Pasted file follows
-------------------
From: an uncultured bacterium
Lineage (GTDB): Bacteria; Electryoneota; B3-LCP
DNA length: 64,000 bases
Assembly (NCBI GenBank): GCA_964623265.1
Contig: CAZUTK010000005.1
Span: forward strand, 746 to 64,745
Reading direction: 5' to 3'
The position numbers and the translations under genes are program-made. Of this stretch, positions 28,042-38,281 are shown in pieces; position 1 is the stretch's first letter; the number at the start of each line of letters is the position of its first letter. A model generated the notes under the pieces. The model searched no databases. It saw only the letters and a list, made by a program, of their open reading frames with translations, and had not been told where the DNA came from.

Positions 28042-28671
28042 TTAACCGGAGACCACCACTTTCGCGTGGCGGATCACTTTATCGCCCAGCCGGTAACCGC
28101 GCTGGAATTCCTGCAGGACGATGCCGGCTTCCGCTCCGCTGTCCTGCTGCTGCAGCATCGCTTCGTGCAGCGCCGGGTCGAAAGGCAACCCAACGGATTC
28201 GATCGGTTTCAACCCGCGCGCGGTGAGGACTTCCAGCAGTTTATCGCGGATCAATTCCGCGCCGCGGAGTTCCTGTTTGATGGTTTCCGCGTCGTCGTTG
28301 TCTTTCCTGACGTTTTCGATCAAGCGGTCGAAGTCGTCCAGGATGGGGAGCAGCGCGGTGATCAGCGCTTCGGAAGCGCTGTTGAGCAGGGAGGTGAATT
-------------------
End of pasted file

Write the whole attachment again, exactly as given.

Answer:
From: an uncultured bacterium
Lineage (GTDB): Bacteria; Electryoneota; B3-LCP
DNA length: 64,000 bases
Assembly (NCBI GenBank): GCA_964623265.1
Contig: CAZUTK010000005.1
Span: forward strand, 746 to 64,745
Reading direction: 5' to 3'
The position numbers and the translations under genes are program-made. Of this stretch, positions 28,042-38,281 are shown in pieces; position 1 is the stretch's first letter; the number at the start of each line of letters is the position of its first letter. A model generated the notes under the pieces. The model searched no databases. It saw only the letters and a list, made by a program, of their open reading frames with translations, and had not been told where the DNA came from.

Positions 28042-28671
28042 TTAACCGGAGACCACCACTTTCGCGTGGCGGATCACTTTATCGCCCAGCCGGTAACCGC
28101 GCTGGAATTCCTGCAGGACGATGCCGGCTTCCGCTCCGCTGTCCTGCTGCTGCAGCATCGCTTCGTGCAGCGCCGGGTCGAAAGGCAACCCAACGGATTC
28201 GATCGGTTTCAACCCGCGCGCGGTGAGGACTTCCAGCAGTTTATCGCGGATCAATTCCGCGCCGCGGAGTTCCTGTTTGATGGTTTCCGCGTCGTCGTTG
28301 TCTTTCCTGACGTTTTCGATCAAGCGGTCGAAGTCGTCCAGGATGGGGAGCAGCGCGGTGATCAGCGCTTCGGAAGCGCTGTTGAGCAGGGAGGTGAATT